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Gates rows back from 100,000 target for US troops in Iraq

by Jitendra JoshiSun Sep 16, 4:44 PM ET

Defense Secretary Robert Gates Sunday backed off a suggestion that US forces in Iraq could go down to 100,000 troops next year as Democrats battled for a faster exit from the war-torn nation.

Both sides of the political fracture in Washington were girding for a new week of clashes in Congress over Iraq strategy after President George W. Bush announced a limited drawdown of troops last Thursday.

Gates played down his suggestion made Friday that US forces in Iraq could be cut to about 100,000 by the end of 2008, from their current level of nearly 170,000.

"What I said was I hoped the conditions would improve in Iraq to the extent that not only could we complete the drawdowns that General (David) Petraeus would like to make, but we would continue thereafter," Gates said on Fox News.

"So everything depends on the conditions on the ground."

Bush said Thursday he was adopting recommendations by his Iraq commander Petraeus to cut force levels after security advances notably in Anbar province, where tribal leaders have joined the fight against Al-Qaeda extremists.

As a result, Bush said, some 5,700 US troops will come home by Christmas, and the number of combat brigades will drop from 20 to 15 -- a decrease of about 21,500 combat troops -- by mid-2008.

With other regular rotations, that would take US troop levels down to about 130,000, roughly their number before Bush launched a military "surge" in Iraq in February.

Angry Democrats argued the reductions were a cosmetic change forced upon the president by military necessity.

US troops are now dying in the "middle of a civil war" while the government of Prime Minister Nuri al-Maliki dithers on political reconciliation, top Democratic senators said Sunday.

Presidential contender Joseph Biden said it was high time to end "this continued failed policy that's chewing up American lives, chewing up American dollars, with no end in sight."

In Washington Saturday, several thousand protestors marched from the White House to Congress, waving placards demanding an end to the war, the return of US troops, and the impeachment of Bush.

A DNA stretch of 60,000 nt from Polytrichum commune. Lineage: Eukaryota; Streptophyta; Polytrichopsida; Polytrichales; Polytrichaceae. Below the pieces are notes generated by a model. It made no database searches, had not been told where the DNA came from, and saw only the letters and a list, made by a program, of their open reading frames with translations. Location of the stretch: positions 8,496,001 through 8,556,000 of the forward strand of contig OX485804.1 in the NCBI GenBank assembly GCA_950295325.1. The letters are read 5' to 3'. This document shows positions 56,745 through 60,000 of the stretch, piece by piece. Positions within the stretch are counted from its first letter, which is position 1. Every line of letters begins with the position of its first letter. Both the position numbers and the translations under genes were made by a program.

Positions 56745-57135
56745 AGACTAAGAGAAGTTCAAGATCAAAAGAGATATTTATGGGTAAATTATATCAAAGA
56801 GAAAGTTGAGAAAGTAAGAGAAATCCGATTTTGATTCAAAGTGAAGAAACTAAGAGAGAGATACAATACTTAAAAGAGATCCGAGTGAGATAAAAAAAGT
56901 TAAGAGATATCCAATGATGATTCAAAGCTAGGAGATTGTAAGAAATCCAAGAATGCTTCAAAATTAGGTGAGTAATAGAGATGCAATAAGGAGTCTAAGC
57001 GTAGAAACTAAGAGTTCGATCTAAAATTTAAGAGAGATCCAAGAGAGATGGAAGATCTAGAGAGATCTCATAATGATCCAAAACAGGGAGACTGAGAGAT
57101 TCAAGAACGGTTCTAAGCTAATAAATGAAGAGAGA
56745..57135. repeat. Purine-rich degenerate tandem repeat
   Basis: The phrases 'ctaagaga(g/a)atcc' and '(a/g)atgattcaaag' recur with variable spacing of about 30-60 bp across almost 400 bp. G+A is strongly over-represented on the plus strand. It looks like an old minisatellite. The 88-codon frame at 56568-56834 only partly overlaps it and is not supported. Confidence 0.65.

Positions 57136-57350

despite grabbing control of Congress last November, Democrats have repeatedly failed in their attempts to impose binding deadlines for the withdrawal of most combat troops from Iraq.

This week, the opposition party is to launch a new search for 60 Senate votes, the magic and so-far elusive threshold needed to challenge Bush's strategy to prolong the war.

Carl Levin, the Democratic chairman of the Senate's armed services committee, said it remained to be seen if enough Republicans would come on board.

"But we hope so, because the American public wants us to change course. And what the president is offering is the illusion of change, not real change," he said on CBS television.

One option Democrats are putting to wavering Republicans is a legal amendment that would require US troops to spend the same amount of time at home as on their last tour of duty in Iraq, typically 15 months.

That is effectively a back-door way to redeploy thousands more troops out of Iraq. In his weekly radio address, however, Bush vowed to fight on.

"If we were to be driven out of Iraq, extremists of all strains would be emboldened," the president said.

"By contrast, a free Iraq will deny Al-Qaeda a safe haven. It will counter the destructive ambitions of Iran. And it will serve as a partner in the fight against terrorism."

Gates said the troop reductions mark the start of a transition of the US military mission in Iraq to a residual long-term force that would combat terrorism, support Iraqi forces and protect the country's borders.

But he insisted that the Pentagon's hands must not be tied by Democratic measures such as the troop rotation amendment submitted by Senator Jim Webb, a hawkish Vietnam veteran.

Asked if he would recommend that Bush veto the bill if it passes Congress, Gates replied: "Yes, I would."

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